Gothenburg, Sweden – Researchers recently found evidence of a double meteor impact that occurred in the Swedish County of Jämtland, around 460 million years ago. According to Erik Sturkell and colleges from the University of Gothenburg in Sweden, the meteors that formed the craters landed just a few miles from each other at the same moment.
“The two meteorite impacts occurred at the same time, 458 million years ago, and formed these two craters,” explained Sturkell, Professor of Geophysics at the University of Gothenburg.
The team found one of the craters 20 km south of Östersund in Brunsflo and its enormous diameter was of 7.5 km. The smaller one is located 16 km from the first location, and has a diameter of 700 m.
The historical province of Jämtland was under the sea at the time, 500 m below sea level when the two meteorites impacted the Earth. This double phenomenon are very unusual. This is actually the first double impact on Earth that has been conclusively proved. After the collision, the water was forced away and for a hundred seconds the enormous pits were completely dry.
“Around 470 million years ago, two large asteroids collided in the asteroid belt between Mars and Jupiter, and many fragments were thrown off in new orbits. Many of these crashed on Earth, such as these two in Jämtland,” said Professor Sturkell.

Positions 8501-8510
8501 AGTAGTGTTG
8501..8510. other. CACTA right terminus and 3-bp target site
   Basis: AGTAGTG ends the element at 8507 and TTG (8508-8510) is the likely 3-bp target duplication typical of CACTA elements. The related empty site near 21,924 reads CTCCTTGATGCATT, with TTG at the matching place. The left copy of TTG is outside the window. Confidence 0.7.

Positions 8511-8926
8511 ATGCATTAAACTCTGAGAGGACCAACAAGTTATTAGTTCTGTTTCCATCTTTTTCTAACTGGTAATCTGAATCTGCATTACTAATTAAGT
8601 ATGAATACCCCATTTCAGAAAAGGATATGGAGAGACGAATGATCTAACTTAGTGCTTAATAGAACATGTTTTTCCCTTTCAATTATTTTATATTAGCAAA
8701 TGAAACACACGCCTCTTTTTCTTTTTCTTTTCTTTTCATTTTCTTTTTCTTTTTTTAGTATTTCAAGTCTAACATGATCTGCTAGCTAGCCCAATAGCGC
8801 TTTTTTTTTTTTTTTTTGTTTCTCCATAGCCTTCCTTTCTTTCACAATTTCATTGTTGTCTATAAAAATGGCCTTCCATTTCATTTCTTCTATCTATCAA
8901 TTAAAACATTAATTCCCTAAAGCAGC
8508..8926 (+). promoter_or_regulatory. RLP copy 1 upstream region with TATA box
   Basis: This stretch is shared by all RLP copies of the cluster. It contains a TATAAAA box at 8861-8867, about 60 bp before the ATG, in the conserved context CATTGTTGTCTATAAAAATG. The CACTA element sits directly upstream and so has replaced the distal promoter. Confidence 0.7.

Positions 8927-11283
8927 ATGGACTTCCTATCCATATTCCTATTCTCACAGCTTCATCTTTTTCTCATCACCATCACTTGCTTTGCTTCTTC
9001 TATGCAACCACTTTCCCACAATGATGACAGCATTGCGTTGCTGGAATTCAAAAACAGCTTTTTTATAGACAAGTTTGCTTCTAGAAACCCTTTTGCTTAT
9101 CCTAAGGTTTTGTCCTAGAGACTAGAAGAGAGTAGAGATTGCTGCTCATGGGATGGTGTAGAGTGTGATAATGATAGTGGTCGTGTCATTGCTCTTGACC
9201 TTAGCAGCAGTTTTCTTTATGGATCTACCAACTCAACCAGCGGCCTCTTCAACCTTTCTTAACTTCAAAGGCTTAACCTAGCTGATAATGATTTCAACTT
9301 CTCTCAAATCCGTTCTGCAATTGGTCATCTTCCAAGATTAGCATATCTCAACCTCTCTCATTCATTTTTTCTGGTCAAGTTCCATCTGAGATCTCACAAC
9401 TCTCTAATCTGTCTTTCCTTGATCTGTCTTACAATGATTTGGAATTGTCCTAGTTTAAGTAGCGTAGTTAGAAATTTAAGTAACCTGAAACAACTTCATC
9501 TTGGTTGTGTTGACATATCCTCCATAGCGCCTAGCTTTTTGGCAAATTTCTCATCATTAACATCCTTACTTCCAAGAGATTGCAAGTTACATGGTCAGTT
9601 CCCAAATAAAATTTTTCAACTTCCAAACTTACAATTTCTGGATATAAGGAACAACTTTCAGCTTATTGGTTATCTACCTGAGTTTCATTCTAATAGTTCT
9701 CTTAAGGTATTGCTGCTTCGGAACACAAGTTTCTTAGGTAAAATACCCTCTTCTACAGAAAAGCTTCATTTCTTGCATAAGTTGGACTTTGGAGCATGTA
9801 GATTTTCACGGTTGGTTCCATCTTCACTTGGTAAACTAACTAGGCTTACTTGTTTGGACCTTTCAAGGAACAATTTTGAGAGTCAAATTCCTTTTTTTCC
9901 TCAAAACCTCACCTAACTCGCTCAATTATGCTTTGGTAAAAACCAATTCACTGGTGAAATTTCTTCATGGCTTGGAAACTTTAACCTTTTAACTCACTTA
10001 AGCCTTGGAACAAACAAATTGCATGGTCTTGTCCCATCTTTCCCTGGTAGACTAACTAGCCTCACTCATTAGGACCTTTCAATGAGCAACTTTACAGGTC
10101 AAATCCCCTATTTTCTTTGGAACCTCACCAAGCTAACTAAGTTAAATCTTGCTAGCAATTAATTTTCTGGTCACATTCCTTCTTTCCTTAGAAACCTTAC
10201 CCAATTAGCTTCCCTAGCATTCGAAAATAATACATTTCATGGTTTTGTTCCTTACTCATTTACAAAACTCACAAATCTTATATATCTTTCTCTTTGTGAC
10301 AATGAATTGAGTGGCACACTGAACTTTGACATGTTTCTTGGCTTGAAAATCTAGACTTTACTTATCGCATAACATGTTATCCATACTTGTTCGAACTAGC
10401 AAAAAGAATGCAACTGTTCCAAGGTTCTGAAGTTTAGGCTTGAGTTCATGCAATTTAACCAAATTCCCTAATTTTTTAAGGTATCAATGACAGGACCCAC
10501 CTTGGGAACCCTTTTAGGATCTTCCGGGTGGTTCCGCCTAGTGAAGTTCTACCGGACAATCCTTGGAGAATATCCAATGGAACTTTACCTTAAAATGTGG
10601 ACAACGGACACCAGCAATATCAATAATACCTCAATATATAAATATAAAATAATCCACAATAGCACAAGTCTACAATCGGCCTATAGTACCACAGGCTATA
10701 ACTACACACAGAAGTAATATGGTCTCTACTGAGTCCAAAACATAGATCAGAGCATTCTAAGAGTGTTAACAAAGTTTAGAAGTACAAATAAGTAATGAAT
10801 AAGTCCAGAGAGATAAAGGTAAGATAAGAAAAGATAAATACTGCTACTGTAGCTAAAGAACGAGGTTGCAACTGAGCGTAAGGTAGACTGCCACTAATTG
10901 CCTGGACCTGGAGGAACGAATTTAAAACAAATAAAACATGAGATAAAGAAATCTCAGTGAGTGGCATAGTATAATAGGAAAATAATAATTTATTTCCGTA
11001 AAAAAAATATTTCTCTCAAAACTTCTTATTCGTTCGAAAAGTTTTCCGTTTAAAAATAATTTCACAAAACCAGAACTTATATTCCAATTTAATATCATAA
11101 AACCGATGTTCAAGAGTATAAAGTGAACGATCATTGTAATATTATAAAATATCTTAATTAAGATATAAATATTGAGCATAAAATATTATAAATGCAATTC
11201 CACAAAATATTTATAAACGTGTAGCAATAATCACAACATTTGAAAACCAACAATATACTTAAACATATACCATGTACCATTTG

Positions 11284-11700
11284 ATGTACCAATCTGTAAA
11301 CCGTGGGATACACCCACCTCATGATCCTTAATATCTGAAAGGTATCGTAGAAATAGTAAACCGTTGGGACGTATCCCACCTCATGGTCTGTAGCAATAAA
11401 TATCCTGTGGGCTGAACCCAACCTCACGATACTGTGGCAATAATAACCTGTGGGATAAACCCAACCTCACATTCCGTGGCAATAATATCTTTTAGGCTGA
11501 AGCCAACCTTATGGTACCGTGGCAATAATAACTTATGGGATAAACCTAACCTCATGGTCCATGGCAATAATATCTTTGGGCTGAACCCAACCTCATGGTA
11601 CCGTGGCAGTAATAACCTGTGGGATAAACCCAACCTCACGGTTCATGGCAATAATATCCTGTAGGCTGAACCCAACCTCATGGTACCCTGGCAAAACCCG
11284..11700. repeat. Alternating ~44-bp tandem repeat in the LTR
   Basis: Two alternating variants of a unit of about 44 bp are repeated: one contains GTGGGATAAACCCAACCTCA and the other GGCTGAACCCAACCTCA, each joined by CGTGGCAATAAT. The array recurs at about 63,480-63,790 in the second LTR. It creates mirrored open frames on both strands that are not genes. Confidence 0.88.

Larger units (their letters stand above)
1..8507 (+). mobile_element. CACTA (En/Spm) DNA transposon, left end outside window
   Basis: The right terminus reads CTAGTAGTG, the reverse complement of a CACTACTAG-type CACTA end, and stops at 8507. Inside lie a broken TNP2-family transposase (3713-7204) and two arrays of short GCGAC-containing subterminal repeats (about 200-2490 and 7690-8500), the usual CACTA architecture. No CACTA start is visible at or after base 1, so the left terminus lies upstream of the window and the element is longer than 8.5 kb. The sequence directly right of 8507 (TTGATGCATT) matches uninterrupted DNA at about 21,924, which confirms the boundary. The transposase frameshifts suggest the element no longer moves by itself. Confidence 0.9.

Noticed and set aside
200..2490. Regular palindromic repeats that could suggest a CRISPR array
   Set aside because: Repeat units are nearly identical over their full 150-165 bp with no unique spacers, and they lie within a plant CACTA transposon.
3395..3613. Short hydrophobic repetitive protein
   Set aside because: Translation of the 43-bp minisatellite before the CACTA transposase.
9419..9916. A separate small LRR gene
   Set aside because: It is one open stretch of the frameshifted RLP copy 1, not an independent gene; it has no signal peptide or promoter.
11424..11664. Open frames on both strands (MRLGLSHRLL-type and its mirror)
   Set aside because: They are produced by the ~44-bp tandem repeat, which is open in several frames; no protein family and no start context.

According to the authors of the research, these were far from being the only meteor impacts by the time. “The water then rushed back in, bringing with it fragments from the meteorites mixed with material that had been ejected during the explosion and with the gigantic wave that tore away parts of the sea bed,” said Erik Sturkell.
Other impacts on Sweden
Other meteorites have also been found on Kinnekulle, located at the province of Västergötland. Over the past 15 years, around 90 meteorites impacts have been found on the site.
“In the 1940s, an unusual-looking red limestone slab was found in a quarry. A few years later, researchers understood that there was a meteorite in the slab. Large meteors explode and disintegrate almost completely, while small meteors fall as rocks, such as in this limestone,” explained Erik Sturkell.
Source: University of Gothenburg